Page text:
By Amanda Joerndt
Youngstown State University students in critical need of financial help with the rapid outbreak of the coronavirus now have a resource to turn to with the YSU COVID-19 Emergency Fund.
The YSU Foundation launched a donation fund called Penguin-to-Penguin with “hope to raise $50,000 in the next 90 days to provide our most vulnerable students with emergency relief,” the YSU Foundation’s website states.
The fund had already reached $48,589 as of April 8.
General expenses that can be covered through the fund include medications and medical care, safety needs, travel costs related to a death or illness, rent, utilities and other basic necessities, according to the application.
YSU President Jim Tressel said he knew the university needed to act fast to help students in financial emergency situations during the COVID-19 crisis.
“The purpose is for us to make sure that we can handle any ongoing things for students who really have just an unusual moment … whether it’s a medical bill or transportation,” he said.
Tressel said the university is trying to accommodate different situations students face.
“We’re just trying to think of every way and every incident that could be coming someone’s way that we can be helpful,” he said.
Nathan Myers, associate provost for international and global initiatives, said his department conducted a survey and discovered the top two needs international students face during this pandemic.
“We got a response rate of 40, and the top two things were financial help more than usual. I think that was coming from a place where a lot of them worked student jobs,” he said. “Then number two in the list was actually finding food.”
Taufeeque Mohammad, a former international student at YSU, said international students rely heavily on student employment for their main source of income.
“The biggest issue is employment because international students can just work on campus,” he said. “We are here on talent. We are here on the scholarships.”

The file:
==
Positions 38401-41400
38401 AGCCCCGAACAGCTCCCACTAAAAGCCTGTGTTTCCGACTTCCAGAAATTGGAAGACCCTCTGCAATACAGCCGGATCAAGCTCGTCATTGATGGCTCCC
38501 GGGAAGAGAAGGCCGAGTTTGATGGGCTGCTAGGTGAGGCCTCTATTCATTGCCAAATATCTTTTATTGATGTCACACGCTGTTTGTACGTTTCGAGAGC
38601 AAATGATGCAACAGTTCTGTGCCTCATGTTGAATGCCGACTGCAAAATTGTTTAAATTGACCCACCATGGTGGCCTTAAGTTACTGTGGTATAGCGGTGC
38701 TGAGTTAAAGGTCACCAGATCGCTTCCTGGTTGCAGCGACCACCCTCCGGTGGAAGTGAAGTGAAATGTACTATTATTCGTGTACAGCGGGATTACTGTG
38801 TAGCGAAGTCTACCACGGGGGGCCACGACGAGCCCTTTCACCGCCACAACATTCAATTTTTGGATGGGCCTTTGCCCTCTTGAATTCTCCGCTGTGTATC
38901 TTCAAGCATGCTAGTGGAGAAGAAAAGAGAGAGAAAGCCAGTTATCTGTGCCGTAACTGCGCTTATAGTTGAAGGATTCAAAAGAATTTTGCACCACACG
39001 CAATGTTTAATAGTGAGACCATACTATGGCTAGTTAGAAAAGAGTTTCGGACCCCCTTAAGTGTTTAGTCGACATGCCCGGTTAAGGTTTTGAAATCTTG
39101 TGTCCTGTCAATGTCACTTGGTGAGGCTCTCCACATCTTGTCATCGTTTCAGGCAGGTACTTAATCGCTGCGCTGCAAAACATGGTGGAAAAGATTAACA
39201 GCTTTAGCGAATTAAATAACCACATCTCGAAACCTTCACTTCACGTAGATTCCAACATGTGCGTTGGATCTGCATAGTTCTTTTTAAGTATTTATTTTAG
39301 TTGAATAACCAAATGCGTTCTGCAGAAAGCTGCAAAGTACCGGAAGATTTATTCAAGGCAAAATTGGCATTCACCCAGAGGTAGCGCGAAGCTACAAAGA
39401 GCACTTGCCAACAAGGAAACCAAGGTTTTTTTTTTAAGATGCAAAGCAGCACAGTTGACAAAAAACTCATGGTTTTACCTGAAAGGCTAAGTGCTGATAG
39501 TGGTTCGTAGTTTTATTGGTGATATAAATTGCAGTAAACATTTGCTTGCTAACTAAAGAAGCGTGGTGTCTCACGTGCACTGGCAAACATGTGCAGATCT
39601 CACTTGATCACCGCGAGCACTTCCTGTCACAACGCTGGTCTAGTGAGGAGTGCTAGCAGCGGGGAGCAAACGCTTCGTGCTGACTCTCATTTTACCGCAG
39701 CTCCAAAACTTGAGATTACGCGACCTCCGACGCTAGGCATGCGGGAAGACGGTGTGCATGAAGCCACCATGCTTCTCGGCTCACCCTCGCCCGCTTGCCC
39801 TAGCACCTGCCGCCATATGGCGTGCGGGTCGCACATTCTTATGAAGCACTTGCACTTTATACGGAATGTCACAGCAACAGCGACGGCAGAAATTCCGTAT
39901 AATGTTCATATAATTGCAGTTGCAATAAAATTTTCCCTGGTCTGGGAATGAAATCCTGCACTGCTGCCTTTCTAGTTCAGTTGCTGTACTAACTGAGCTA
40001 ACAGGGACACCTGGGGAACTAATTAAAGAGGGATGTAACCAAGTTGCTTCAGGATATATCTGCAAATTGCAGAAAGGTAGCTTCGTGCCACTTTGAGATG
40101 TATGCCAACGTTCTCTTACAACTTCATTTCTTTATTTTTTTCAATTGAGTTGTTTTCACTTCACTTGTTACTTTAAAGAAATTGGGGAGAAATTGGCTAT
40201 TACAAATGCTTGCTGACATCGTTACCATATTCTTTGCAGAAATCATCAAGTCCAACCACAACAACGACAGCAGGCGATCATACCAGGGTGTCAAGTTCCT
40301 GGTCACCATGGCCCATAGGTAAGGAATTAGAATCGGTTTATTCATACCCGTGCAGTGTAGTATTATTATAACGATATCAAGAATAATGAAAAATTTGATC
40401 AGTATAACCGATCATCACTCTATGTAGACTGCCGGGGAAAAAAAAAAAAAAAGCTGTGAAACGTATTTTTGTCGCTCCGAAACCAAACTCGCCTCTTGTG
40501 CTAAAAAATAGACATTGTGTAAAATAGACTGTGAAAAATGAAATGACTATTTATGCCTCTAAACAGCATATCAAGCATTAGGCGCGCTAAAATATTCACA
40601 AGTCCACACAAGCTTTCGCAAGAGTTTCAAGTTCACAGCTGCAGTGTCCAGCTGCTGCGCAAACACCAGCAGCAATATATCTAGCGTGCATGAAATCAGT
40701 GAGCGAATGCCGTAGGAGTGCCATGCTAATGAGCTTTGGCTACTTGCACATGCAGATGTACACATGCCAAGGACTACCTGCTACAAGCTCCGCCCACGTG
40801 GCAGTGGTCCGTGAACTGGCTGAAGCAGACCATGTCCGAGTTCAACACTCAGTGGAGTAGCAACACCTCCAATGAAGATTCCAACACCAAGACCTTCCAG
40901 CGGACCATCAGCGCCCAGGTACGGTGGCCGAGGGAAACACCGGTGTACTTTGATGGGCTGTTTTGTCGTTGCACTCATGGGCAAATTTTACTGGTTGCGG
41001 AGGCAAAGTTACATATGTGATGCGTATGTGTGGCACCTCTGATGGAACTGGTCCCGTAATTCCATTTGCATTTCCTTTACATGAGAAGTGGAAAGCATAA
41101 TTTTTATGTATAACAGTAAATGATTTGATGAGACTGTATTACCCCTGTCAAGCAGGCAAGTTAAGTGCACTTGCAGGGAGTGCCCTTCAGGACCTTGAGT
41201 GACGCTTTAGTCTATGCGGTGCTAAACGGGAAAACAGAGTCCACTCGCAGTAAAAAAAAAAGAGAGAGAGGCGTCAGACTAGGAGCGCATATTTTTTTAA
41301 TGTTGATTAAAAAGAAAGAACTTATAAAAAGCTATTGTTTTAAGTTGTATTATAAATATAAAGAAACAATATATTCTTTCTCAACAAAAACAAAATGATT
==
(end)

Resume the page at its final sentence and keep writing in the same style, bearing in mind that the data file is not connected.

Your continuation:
Mohammad said he also knows what his family is going through back at home in Nepal with COVID-19 spreading worldwide.
“It’s messed up back home too,” he said. “So even at this point of time, I can’t get help from my family.”
Myers said any amount of compensation would be beneficial for international students.
“You know 35 or 50 bucks. … That could be a real difference maker in order simply to buy groceries or order them for delivery,” he said. “I will say they do a pretty good job of looking after each other.”
International students aren’t the only ones needing assistance during the pandemic. Myers said domestic students are in the same position.
“I know a lot of our domestic students, they’re losing jobs too,” he said. “It’s not only the international students that need help.”
The fund is managed by the Division of Student Experience, the Office of Financial Aid and Scholarships and the YSU Foundation.
Nicole Kent-Strollo, director of Student Outreach and Support, said she is responsible for administering funds to the students and applications started coming in right after the application was posted.
“I think the biggest challenge right now is we’re counting on those funds coming in. I think if we had our way, we would help everyone,” she said. “I think we’re at about 35 to 40 right now.”
Kent-Strollo said it’s amazing to see the Youngstown community help support the fund through different donations.
“What we’ve seen so far with regard to our alum, our faculty, our staff who have, like, jumped into a system anyway, even before the funds started,” she said.
Tressel said he urges students to reach out to the university for any assistance they need.
“Know that we’re here for you,” he said. “Sometimes all of us are so immersed in trying to take classes online or deliver classes online and being on all these conference calls.”
More information on YSU’s COVID-19 Emergency Fund can be found on the Division of Student Experience homepage and donations to the Penguin-to-Penguin fund can be made here.